Just over 25 years ago, I found an ad from someone doing custom stories for people. You told him what you wanted, how much you were willing to pay (I think it was originally $3 per page), and an artist would add a story-related drawing for every third page you paid for.
Well, it didn’t take me long to ask for a story about a woman undergoing various transformations. The story arrived and I eagerly began reading. I enjoyed it greatly (and would order more stories from him) — except for one thing.
When it got to the first transformation, the main character (from whose point-of-view the story was told) described being wracked with pain. She could feel her bones being reshaped, her face pulling out (the first TF was into a dog), her body condensing in size.
The character underwent two more changes, into a mouse and, later, a pegasus. Each time, the pain returned. (I don’t remember if there was pain when she returned to her normal self or not.)
I had not wanted the transformation to cause pain, hadn’t even considered it. I told the writer to not have future transformations linked to pain in future stories.
In the years since, I’ve considered how many TFs cause pain for the subject in stories. And I realize there’s a lot of pain going along with TFs. A transformation into a werewolf, for example. An American Werewolf in London‘s lycanthrope, if memory serves, is writhing on the floor or ground as he changes. Bruce Banner’s transformation into The Hulk is often not pleasant, nor is changing back into Banner. (Unless it comes by The Hulk relaxing, and then he often sleeps as he returns to Banner’s form.)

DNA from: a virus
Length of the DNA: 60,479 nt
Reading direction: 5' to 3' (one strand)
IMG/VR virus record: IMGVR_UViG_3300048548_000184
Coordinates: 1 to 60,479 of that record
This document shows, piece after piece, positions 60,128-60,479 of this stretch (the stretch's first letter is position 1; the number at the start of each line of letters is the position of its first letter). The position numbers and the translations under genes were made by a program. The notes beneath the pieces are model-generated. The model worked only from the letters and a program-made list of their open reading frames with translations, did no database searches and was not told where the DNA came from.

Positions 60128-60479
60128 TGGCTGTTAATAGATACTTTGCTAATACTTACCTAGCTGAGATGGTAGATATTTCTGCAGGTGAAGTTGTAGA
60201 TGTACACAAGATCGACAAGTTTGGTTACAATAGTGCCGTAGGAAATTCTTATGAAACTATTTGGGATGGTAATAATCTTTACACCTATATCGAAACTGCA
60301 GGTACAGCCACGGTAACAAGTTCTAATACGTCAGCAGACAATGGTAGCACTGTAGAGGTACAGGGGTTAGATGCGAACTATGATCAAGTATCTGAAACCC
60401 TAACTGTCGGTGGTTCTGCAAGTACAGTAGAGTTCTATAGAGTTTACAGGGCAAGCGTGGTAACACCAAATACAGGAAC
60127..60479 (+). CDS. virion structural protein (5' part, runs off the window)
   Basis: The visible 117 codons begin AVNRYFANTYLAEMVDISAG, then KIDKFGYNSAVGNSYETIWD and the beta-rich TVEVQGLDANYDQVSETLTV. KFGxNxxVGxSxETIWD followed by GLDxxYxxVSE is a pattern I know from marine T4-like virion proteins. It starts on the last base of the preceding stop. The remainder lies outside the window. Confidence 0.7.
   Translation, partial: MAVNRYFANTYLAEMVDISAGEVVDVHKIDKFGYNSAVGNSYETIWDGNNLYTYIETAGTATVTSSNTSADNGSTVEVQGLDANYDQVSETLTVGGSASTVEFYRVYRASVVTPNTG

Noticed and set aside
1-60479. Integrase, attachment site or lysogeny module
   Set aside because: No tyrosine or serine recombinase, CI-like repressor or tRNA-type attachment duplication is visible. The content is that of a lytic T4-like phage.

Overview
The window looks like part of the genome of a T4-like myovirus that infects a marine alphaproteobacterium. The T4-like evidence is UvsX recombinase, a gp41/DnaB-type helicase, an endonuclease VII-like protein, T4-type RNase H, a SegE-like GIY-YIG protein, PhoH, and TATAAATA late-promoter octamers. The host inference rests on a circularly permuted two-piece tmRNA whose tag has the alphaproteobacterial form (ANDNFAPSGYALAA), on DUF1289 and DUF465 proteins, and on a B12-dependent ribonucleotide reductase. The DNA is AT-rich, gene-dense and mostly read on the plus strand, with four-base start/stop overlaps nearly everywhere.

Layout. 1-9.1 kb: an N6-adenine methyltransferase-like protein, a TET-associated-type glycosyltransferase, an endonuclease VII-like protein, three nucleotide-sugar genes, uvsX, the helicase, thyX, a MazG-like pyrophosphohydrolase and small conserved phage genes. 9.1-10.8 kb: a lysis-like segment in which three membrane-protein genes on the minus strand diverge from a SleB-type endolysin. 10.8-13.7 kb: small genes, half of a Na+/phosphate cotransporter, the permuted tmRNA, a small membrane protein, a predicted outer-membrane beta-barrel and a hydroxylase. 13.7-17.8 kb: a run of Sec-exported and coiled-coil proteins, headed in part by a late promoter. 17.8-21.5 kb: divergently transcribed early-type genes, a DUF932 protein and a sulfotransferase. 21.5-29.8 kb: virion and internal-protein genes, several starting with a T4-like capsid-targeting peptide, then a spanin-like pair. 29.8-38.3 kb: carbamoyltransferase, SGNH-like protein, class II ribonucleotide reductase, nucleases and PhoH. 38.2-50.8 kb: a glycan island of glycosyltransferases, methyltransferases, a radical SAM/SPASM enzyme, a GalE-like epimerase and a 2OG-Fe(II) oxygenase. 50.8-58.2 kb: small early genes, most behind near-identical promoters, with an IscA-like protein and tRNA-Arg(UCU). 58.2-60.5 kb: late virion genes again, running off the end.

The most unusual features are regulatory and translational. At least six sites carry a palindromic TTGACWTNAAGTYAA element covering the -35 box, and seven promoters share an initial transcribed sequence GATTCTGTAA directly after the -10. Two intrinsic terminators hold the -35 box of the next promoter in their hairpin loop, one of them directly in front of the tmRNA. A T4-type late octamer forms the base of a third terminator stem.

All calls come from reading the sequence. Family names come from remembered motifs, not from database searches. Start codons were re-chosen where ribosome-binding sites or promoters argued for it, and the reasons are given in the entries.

This past week, I finally saw the Black Mirror episode “Callister.” Without giving too much away, it’s about a computer whiz who brings about his own private universe of something akin to Star Trek‘s holodeck, crossed with giving himself powers like Charlie X in the original series episode of that name. Like Charlie, the whiz at one point wipes out the face of a crew member, but keeps her alive though she has skin over her mouth and nose. Later, however, he turns another lady crew member into a huge insectoid creature, and it’s obvious the change is agonizing to her.
I remember a story from Greek mythology in which a woman accidentally kills a water spirit and she is changed into a tree (while holding her baby!). The pain isn’t so bad, but the story tells in detail how the bark covers her body, with some pain especially in the limbs. The baby, who was being nursed at the time, starts wailing when the milk suddenly stops flowing.
There are some transformations you’d expect would be painful, but aren’t — at least not physically. The boys changing into donkeys in Pinocchio don’t seem to feel anything in their bodies. Psychologically, however, Lampwick’s transformation terrifies and haunts kids to this day.
I haven’t begun to cover this topic, I know. Anyone remember any transformations that looked painful to them, please share.